The GBA Concept highlights that the nervous system and the gastrointestinal tract are communicating through a bidirectional network of signalling pathways called the gut-brain axis (GBA), which consists of multiple connections (1). The gut microbiota has emerged as one of the key components of gut-brain function. Research focused on the distinct microbiota-GBA has gained traction in multiple diverse fields, such as, neurodevelopmental, cognition, sleep science and neurodegenerative disorder management. Gut microbes interact with the GBA via various routes including, for example, the vagus nerve and the enteric nervous system involving production of microbial metabolites, such as, short chain fatty acids, branched chain amino acids, and peptidoglycans, immune system effects, tryptophan metabolism, altered intestinal permeability, gut hormone signalling. From a commercial perspective, venturing into unchartered territory always requires a sharp focus. GBA product innovation from asset identity to commercialization is daunting, as the research area has multiple diverse targets of commercial interest spanning consumer and pharmaceutical platforms. These include, for example, sleep, cognitive support at the consumer end to potential therapeutic products, for depression, schizophrenia and Alzheimer’s management. Thus, a robust end to end assessment is required at the outset to ensure delivery of commercially viable products.


There is a great unmet need that research on the GBA may address as the global burden of disease attributable to mental disorders has risen inexorably in all countries (2). Mental health problems exist along a continuum from mild, time-limited distress to chronic, progressive, and severely disabling conditions. From diffuse, non-specific symptoms causing intermittent mental distress to clear syndromes causing increasingly severe functional impairment. However, despite research advances showing what can be done to promote mental health and to prevent and treat mental disorders, translation into real-world effects has been slow. Global mental health burden data show that the share of population with mental health disorders in 2019 reached up to 20% share in some geographies (2).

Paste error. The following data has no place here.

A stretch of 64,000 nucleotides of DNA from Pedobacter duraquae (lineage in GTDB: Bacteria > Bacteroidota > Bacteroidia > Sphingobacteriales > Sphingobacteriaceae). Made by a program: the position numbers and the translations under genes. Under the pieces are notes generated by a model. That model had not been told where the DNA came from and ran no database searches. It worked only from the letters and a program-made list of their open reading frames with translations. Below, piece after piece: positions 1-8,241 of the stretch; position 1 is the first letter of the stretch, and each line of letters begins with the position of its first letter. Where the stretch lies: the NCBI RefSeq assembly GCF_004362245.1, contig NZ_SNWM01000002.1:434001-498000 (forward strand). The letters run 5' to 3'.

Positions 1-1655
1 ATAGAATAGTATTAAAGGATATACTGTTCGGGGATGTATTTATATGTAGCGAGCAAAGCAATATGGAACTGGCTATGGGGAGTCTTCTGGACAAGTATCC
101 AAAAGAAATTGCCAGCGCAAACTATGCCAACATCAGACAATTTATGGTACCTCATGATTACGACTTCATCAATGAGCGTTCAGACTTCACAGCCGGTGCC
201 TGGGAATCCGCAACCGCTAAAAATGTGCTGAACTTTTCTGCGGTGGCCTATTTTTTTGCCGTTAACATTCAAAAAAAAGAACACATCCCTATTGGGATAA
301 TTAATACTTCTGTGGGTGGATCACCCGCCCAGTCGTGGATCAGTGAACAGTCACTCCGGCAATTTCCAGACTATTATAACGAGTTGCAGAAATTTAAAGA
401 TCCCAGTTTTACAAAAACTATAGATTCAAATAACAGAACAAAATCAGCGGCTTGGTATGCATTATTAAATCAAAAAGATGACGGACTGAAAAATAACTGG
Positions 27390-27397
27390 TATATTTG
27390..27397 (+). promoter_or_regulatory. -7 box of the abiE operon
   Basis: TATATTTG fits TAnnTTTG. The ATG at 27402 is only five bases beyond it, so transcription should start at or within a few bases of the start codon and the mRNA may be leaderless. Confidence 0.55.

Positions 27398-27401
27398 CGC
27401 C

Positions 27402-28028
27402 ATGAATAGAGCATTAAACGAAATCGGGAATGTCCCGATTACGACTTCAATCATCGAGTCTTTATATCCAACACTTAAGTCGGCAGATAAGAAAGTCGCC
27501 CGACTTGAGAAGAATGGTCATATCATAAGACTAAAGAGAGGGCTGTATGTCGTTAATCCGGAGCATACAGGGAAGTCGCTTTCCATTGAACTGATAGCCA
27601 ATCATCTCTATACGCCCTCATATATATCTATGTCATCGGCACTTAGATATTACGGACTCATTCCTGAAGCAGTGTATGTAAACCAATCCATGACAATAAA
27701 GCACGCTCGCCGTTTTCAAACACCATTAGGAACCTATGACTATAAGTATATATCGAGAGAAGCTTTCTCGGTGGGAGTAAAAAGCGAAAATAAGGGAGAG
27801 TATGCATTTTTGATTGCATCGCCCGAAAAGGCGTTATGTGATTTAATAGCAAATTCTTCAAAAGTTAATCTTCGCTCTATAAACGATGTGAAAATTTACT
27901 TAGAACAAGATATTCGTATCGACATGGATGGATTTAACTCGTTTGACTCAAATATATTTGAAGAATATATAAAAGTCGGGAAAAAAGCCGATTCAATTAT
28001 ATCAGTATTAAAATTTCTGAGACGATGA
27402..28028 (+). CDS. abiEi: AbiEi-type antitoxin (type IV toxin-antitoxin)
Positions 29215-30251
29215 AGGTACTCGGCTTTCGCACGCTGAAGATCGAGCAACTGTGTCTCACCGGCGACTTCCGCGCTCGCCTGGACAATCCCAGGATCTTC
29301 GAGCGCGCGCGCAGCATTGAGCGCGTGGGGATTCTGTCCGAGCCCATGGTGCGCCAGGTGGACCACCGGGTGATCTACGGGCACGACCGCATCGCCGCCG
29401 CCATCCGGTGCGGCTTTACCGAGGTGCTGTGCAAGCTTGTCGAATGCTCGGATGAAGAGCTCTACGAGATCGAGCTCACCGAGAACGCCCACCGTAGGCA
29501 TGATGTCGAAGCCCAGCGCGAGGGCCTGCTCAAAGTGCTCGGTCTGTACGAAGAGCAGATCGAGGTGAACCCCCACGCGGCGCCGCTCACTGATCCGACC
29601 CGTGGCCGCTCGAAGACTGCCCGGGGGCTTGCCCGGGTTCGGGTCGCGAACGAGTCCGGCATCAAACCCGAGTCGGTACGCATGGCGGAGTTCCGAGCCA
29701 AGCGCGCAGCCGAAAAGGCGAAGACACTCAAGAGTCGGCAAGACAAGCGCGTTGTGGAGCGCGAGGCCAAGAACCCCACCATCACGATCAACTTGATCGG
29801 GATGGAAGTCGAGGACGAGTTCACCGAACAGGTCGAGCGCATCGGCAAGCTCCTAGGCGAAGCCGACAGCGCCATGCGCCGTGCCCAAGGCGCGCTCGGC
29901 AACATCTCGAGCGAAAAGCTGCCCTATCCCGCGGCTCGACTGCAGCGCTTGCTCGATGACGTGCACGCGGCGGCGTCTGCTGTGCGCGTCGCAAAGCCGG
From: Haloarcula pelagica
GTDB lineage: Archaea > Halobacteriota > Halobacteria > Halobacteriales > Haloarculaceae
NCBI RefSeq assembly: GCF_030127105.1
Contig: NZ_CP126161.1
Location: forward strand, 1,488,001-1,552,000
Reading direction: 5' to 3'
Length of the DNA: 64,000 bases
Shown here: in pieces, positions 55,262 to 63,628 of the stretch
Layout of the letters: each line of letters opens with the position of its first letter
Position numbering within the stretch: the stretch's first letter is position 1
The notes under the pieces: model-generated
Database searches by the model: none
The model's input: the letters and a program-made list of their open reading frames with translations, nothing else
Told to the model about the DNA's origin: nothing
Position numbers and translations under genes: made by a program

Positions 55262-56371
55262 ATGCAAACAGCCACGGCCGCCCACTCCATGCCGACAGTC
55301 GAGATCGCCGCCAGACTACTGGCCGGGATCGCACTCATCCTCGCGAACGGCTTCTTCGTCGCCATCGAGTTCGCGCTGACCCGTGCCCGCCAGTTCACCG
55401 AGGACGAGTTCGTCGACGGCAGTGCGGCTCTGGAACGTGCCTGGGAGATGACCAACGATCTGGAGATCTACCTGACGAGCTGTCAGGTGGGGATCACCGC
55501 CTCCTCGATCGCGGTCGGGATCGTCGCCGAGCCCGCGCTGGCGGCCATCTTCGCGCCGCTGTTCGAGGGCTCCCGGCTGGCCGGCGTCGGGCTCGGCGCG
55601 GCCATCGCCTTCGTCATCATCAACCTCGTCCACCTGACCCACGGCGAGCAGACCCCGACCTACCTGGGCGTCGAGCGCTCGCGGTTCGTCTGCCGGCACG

What is required to unlock the translation of the emerging science developments in the GBA microbiome space? A detailed gap analysis was carried out by an ILSI Europe Joint Nutrition Cluster focusing on mechanistic insights into GBA (3). This activity resulted in an open access publication which included rich insights into what is required to advance the field. Progress has been made in characterizing the bidirectional interactions between the gastrointestinal tract, central nervous system and the enteric nervous system. However, results to date are largely based on studies in (germ-free) animals. It is acknowledged also that the gut microbiota play a key role in relation to the GBA and that probiotic- and antibiotic-driven gut microbiota modulations can exert modulatory effects on some of these parameters, at least, in animals. While there has been an increase in clinical research over the last 5 years, (based on a pub-med search), less than 2% of publications relate to human clinical trials. In addition, trials conducted are often characterized by low numbers of subjects, short timeframes and often report conflicting results. Reassuringly, the number of randomized controlled GBA-related trials registered is increasing. This is particularly the case in Europe and USA and entails nutrition type trials focused on maintaining mood and therapeutic trials focused on mood disorders. However, further well-designed double-blind trials are warranted to underpin the area. As the ILSI group highlighted, a lot yet needs to be done; the development of robust models and validated tools for studying bidirectional communication pathways. Importantly also as GBA research is-cross disciplinary in nature, collaboration and partnerships are imperative to accelerate translation and market dynamics (3).